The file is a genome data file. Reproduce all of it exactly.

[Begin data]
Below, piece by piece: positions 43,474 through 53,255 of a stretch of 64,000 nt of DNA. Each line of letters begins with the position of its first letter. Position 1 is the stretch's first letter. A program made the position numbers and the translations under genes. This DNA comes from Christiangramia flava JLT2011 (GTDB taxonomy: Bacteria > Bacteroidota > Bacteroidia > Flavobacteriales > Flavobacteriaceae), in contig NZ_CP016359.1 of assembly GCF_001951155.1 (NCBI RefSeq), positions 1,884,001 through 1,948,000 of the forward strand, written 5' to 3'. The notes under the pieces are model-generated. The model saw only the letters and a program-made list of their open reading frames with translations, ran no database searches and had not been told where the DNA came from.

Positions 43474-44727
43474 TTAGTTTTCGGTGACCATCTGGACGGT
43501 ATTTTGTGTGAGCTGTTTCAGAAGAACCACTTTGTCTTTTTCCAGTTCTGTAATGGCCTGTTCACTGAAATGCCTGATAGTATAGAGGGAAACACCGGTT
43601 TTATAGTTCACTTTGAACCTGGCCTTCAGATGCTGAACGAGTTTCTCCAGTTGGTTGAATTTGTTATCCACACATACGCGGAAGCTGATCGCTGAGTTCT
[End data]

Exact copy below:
Below, piece by piece: positions 43,474 through 53,255 of a stretch of 64,000 nt of DNA. Each line of letters begins with the position of its first letter. Position 1 is the stretch's first letter. A program made the position numbers and the translations under genes. This DNA comes from Christiangramia flava JLT2011 (GTDB taxonomy: Bacteria > Bacteroidota > Bacteroidia > Flavobacteriales > Flavobacteriaceae), in contig NZ_CP016359.1 of assembly GCF_001951155.1 (NCBI RefSeq), positions 1,884,001 through 1,948,000 of the forward strand, written 5' to 3'. The notes under the pieces are model-generated. The model saw only the letters and a program-made list of their open reading frames with translations, ran no database searches and had not been told where the DNA came from.

Positions 43474-44727
43474 TTAGTTTTCGGTGACCATCTGGACGGT
43501 ATTTTGTGTGAGCTGTTTCAGAAGAACCACTTTGTCTTTTTCCAGTTCTGTAATGGCCTGTTCACTGAAATGCCTGATAGTATAGAGGGAAACACCGGTT
43601 TTATAGTTCACTTTGAACCTGGCCTTCAGATGCTGAACGAGTTTCTCCAGTTGGTTGAATTTGTTATCCACACATACGCGGAAGCTGATCGCTGAGTTCT